Main road linking IS-controlled areas in Syria cut off
Syrian fighters have cut off the main road between the northern Syrian city of Raqqa and the eastern city of Deir el-Zour as they press against Islamic State (IS) territory.
Despite the fresh blockade on the Raqqa-Deir el-Zour road, IS still controls large areas south of Raqqa, and the extremists should be able to use smaller roads and paths through open desert to move between the cities.
Fighters from the Kurdish-led Syria Democratic Forces (SDF) have been on the offensive under the cover of US-led coalition air strikes since November.
Operation Euphrates Wrath aims to surround and capture Raqqa, the de facto capital of the IS extremists' self-declared caliphate.
The SDF began the third phase of Euphrates Wrath last month with the aim of capturing villages and towns east of Raqqa.
The UK-based Syrian Observatory for Human Rights said SDF fighters had cut off the road linking the two cities in Jazra near Raqqa.
SDF spokesman Talal Sillo said "our forces have cut the main supply line between Raqqa and Deir el-Zour".
He added that it is still too early to impose a siege on Raqqa since the extremists still control areas west and south of the city.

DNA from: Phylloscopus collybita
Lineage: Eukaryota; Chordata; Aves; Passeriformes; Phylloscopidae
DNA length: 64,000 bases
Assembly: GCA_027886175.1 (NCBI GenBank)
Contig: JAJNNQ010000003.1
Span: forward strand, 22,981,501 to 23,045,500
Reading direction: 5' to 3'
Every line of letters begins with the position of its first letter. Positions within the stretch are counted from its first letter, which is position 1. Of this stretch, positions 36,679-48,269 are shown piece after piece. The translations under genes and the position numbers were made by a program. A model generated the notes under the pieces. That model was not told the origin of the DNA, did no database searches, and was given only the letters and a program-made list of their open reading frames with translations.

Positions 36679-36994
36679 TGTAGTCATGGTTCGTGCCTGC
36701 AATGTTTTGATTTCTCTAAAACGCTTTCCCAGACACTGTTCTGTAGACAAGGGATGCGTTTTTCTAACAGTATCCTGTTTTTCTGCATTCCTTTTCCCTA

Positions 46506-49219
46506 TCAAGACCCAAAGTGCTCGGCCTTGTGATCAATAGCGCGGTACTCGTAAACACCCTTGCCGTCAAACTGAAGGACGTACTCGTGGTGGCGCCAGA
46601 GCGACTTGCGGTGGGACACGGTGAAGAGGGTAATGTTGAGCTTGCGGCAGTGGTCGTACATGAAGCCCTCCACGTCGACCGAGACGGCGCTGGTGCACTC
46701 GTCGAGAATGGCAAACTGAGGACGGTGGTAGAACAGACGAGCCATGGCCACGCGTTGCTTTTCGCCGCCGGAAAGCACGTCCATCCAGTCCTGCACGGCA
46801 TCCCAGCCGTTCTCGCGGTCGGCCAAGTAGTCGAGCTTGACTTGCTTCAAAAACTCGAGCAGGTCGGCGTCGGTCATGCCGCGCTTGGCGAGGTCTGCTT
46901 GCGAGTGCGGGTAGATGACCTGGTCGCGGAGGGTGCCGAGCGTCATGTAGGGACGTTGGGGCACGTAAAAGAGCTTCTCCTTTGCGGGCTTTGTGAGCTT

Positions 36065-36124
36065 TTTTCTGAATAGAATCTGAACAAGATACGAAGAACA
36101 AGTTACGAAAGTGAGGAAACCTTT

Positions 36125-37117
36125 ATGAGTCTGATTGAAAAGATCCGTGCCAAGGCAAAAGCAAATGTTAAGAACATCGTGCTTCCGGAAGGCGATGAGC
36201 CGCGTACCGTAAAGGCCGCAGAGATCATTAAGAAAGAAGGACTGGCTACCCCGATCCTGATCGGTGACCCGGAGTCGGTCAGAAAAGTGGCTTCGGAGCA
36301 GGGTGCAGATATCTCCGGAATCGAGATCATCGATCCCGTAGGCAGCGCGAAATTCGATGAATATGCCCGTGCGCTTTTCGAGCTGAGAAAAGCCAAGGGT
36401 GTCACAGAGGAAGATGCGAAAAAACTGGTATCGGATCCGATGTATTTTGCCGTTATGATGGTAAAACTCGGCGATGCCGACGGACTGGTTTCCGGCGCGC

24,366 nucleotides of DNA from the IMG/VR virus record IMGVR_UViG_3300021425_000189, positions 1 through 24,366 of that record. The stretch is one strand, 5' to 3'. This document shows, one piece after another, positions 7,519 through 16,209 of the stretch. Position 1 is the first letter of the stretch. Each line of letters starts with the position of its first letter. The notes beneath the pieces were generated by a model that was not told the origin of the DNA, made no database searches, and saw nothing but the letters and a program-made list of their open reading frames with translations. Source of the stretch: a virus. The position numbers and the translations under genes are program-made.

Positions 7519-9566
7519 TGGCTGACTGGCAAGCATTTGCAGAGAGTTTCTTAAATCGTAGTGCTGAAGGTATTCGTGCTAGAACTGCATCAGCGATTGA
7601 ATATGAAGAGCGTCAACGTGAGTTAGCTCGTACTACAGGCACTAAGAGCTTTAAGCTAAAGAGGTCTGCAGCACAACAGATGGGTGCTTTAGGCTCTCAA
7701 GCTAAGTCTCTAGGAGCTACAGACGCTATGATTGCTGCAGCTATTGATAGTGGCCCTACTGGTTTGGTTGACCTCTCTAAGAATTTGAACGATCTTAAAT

The blockade of the main road comes amid an ongoing SDF march toward Raqqa. Its fighters are now stationed five miles north of the Euphrates River city and supported by both coalition air strikes and a deployment of some 500 US special forces operators.
The Pentagon has said its soldiers are working in a purely advisory capacity.
Turkey, a US ally through Nato, views the Kurdish militia known as the YPG - the main component of the SDF - as an extension of the Kurdish insurgency inside its own borders, and has classified the party as a terror organisation.
It has objected strongly to the SDF offensive and also vowed to repel the Kurdish-led forces in the town of Manbij back over the banks of the Euphrates, a move which would disrupt the Raqqa campaign.
There are Turkish forces stationed in al-Bab, 25 miles south-west of Manbij.
The Turkish threats prompted the SDF to ask Russia and the Syrian army to establish a buffer between them and the Turkish forces.
With uncertainty building, the US deployed a number of armoured vehicles to its allies in Manbij, the Syrian Kurdish Rudaw news agency reported.
Operation Inherent Resolve spokesman Col John Dorrian confirmed the deployment on Twitter. He said it was meant to "deter aggression and keep focus on defeating ISIS", another acronym for the Islamic State group.